City Faith - Shab-e-Barat Night, Panj Peeran Graveyard

City Faith – Shab-e-Barat Night, Panj Peeran Graveyard

Living with the dead.

[Text and photo by Mayank Austen Soofi]

The midnight moon is shining upon the land beneath, but the land has its own lights.

On this night of Shab-e-Barat, a special occasion in the Islamic calendar (commemorated about a week ago), the dead in the city’s graveyards are being visited by their living relatives, as is the tradition. The Panj Peeran Qabristan—graveyard of the five gurus—in central Delhi, beside Lodhi Crematorium, is also packed with hundreds of citizens pacing up and down the ubar-khabar mud tracks. The sights are surreal, dream-like, truly unforgettable. Some graves are crowded with people, but some have only a single visitor. Some graves are lit with a dozen candles, but others have just one. A few have none.

On a grassy wedge of land free of graves, a cluster of silent people are sitting patiently as food is served from a giant deg. Steps away, a family has settled down around the rose-strewn grave of a loved one, taking out home-made meethi rotis from a knotted cloth bundle. Elsewhere, a man is standing alone, the shadows of surrounding keekar trees intersecting on his silhouetted figure. Three teenagers are sitting around a mound of fresh earth, not caring that their denim pants are covered in the graveyard dust.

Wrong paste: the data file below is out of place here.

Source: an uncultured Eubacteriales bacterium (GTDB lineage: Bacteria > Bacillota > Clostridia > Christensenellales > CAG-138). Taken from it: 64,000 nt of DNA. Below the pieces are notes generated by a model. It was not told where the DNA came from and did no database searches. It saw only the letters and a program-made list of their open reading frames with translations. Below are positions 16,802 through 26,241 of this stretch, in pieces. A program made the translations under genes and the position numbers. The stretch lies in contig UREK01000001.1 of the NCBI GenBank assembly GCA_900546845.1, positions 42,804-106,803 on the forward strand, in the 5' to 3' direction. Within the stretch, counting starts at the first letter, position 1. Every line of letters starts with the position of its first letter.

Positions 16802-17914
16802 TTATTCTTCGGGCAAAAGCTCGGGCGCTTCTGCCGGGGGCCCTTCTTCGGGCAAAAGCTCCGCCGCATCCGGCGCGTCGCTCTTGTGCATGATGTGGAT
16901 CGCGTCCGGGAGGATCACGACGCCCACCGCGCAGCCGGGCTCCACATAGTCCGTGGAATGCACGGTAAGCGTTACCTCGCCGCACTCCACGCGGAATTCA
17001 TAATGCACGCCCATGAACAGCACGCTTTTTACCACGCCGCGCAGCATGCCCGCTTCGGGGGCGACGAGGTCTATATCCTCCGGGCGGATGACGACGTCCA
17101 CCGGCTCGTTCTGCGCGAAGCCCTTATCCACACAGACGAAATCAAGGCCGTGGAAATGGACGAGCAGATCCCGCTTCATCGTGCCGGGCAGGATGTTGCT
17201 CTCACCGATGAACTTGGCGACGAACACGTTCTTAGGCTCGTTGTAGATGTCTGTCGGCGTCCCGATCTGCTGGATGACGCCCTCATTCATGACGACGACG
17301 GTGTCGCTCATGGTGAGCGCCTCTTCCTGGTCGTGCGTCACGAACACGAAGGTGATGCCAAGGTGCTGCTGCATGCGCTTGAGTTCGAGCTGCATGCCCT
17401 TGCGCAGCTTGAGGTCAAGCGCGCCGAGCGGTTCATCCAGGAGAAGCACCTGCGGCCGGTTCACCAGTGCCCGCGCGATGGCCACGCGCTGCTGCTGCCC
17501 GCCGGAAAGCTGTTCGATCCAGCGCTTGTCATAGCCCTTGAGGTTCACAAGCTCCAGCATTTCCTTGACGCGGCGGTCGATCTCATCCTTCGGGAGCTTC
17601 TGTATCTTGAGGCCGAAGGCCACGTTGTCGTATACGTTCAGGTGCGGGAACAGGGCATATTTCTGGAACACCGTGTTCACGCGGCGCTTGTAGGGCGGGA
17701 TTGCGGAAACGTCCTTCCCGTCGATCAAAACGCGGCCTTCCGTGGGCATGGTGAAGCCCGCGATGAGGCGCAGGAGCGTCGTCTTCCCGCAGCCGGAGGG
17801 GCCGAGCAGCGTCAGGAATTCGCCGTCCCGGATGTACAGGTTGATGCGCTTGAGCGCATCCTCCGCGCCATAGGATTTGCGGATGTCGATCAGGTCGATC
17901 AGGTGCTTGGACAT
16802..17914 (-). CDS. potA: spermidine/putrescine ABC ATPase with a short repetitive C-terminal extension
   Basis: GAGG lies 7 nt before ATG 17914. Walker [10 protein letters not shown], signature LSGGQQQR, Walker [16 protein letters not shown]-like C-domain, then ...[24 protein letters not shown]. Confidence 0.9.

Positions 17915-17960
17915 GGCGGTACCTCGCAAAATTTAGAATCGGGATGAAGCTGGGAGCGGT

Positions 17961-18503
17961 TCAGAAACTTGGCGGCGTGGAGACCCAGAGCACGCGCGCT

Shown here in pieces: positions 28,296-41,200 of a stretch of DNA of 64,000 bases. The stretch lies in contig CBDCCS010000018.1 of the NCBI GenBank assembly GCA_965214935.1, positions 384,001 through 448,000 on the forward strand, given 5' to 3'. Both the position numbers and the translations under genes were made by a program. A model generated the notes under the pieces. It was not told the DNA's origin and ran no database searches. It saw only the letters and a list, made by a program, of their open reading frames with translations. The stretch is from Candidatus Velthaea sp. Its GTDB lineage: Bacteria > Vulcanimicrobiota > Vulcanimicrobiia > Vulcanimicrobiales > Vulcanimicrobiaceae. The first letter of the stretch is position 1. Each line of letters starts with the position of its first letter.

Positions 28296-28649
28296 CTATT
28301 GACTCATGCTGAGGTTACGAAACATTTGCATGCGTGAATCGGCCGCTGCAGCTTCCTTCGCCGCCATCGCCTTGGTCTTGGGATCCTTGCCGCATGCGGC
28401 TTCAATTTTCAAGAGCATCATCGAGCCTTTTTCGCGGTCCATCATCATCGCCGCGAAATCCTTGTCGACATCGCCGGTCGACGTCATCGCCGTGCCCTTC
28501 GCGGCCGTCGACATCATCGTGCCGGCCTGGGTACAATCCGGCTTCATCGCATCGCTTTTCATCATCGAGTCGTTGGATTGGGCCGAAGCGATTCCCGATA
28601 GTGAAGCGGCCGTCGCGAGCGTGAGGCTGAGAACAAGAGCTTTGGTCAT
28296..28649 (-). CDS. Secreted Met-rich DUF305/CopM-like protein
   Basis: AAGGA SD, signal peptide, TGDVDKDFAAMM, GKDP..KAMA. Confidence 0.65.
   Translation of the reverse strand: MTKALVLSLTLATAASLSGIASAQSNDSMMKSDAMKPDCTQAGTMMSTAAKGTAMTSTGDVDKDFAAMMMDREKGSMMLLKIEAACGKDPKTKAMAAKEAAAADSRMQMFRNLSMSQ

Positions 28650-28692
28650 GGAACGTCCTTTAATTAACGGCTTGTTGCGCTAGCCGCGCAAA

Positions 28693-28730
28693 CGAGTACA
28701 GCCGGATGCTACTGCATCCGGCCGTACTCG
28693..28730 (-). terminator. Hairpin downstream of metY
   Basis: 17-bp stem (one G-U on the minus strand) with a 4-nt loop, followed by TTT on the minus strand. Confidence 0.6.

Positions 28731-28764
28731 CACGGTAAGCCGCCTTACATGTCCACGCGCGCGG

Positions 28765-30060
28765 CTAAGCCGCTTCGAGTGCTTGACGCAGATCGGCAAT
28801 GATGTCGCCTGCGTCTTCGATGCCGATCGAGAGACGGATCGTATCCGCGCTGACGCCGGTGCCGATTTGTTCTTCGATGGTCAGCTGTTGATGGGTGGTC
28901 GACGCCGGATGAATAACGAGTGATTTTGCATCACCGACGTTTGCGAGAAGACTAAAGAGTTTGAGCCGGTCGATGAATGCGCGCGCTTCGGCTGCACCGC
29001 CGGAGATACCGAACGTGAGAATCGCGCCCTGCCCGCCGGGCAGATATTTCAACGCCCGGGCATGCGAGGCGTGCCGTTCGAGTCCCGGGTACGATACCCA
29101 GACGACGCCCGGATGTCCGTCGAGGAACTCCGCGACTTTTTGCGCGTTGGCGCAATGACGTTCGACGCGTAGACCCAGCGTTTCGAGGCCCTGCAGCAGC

The inscription on some of the gravestones suggest that they might not receive any visitor during the long night, for they belong to people who might not have family or friends in Delhi. Such as the four-year-old grave of Amina Abdirahman Maow, described on the gravestone as a native of Mogadishu in Somalia. The grave of Storai Mohebzada Fazle Rahman too is without light or flowers—the inscription describes him as a dweller of Kabul in Afghanistan.

Three years ago, the elderly Suhana Begum, a homeless woman living near this graveyard, was discovered dead on the street where she would usually sit. She lies buried somewhere amid these graves. Since Suhana Begum used to say that she had no one in the world, it is possible that her unmarked resting place might not be visited this special night.

PS: A few nights later, the Panj Peeran graveyard is immersed in its customary darkness, with barely anyone around, evoking a familiar feel of melancholy, mystery and fear that cemeteries exude at night.